In Mediterranean countries, the sociology of the behavior is impacted by the warm weather and people easily live outside their homes, communicate a lot and look at each other while maintaining a rich social life. Social media and international fashion magazines brought to this part of the world seem to have the conviction that western design is superior and reflects a kind of belonging to modernity. Still something inside me didn’t match with this unanimous, mainstream flow and I always needed to find the small detail or accessory that could distinguish me from the crowd. But for the past two years, I started realizing that my roots were what made me different and richer, as it embodied a breeding ground for my creativity. I realized that I could draw into that endless cultural and artistic inventory a possibility to create what’s next in fashion if I learned how to use it and mix it to Western aesthetics.
My multicultural background is what made my work original and unique. This is why I want to go back to the essentials, the things I know best: my culture and the way I was raised, because there lays the truth. The mix of these two may create a clash or a breed, and both interest me. What I used in my photographs are different materials, objects of the Arabic heritage. I linked these pieces to what’s fashionable today (saturated colors), and a new fashion concept appeared. This is a world I want to explore and “recycle”.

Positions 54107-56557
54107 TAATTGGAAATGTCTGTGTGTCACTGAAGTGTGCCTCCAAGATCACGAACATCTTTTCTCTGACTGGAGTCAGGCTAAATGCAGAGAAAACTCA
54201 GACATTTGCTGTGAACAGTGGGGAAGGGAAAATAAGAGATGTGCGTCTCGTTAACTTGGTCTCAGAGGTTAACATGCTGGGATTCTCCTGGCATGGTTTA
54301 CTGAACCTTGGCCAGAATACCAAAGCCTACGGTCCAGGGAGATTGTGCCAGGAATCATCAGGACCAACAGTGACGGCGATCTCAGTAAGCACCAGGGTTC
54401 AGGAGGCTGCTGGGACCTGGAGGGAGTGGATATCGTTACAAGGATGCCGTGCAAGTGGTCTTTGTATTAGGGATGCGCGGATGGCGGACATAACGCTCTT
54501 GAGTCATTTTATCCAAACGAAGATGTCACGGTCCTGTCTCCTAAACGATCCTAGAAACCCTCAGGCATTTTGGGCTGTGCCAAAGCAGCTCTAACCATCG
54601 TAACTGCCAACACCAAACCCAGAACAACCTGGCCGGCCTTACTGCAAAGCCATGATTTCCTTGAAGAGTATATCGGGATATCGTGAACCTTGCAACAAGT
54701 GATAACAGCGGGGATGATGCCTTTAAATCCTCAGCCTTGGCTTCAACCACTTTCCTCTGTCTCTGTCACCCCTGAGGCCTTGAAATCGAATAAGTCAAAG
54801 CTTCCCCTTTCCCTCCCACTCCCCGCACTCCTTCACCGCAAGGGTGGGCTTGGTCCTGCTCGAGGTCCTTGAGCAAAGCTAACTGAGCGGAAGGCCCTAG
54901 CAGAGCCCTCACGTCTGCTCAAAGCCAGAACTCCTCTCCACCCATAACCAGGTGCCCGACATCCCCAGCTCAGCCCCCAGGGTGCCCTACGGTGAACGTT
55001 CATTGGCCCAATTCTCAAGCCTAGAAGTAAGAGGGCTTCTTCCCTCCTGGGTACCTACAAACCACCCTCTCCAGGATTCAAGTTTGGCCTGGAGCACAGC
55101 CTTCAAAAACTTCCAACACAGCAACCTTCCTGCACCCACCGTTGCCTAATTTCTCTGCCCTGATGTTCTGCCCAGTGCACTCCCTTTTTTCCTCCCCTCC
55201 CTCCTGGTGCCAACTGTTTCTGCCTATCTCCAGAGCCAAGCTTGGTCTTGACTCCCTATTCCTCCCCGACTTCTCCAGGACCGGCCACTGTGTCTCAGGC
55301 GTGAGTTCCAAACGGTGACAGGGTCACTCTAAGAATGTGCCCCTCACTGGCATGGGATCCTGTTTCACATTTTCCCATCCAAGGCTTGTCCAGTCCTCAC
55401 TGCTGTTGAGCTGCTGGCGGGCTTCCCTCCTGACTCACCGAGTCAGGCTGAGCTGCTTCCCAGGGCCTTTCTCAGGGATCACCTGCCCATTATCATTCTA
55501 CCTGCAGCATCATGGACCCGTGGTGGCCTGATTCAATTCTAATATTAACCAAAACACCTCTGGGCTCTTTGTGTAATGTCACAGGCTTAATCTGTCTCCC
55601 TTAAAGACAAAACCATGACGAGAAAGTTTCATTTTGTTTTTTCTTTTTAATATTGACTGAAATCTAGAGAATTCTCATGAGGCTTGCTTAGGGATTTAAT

Even though Lebanon is an Arab country, we don’t tend to see the burka very often. We are, in a sense, considered as an open-minded Middle Eastern country.
However, I was personally always intrigued by the Middle Eastern woman, what she portrays, what she represents. This thought was reinforced by my experience abroad. The orientalist perspective that foreigners have towards the Middle East is pretty interesting; they perceive it as a mystical place. I found myself sharing these “orientalist” thoughts; it was quite disturbing for me as an Arab woman to feel close to this view of my region but I wanted to explore this thought. I decided to recreate and recycle the burka in order to portray it as a new visual, that can be fun and fashionable. The “portrait” series of my work were actually self-portraits. I wanted to place my body under this “sheet” to know what it feels like to be “trapped” (I find it a bit controversial to phrase it that way; perhaps another word would fit better) and, to my surprise, it opened my creativity. It was just me, myself and I.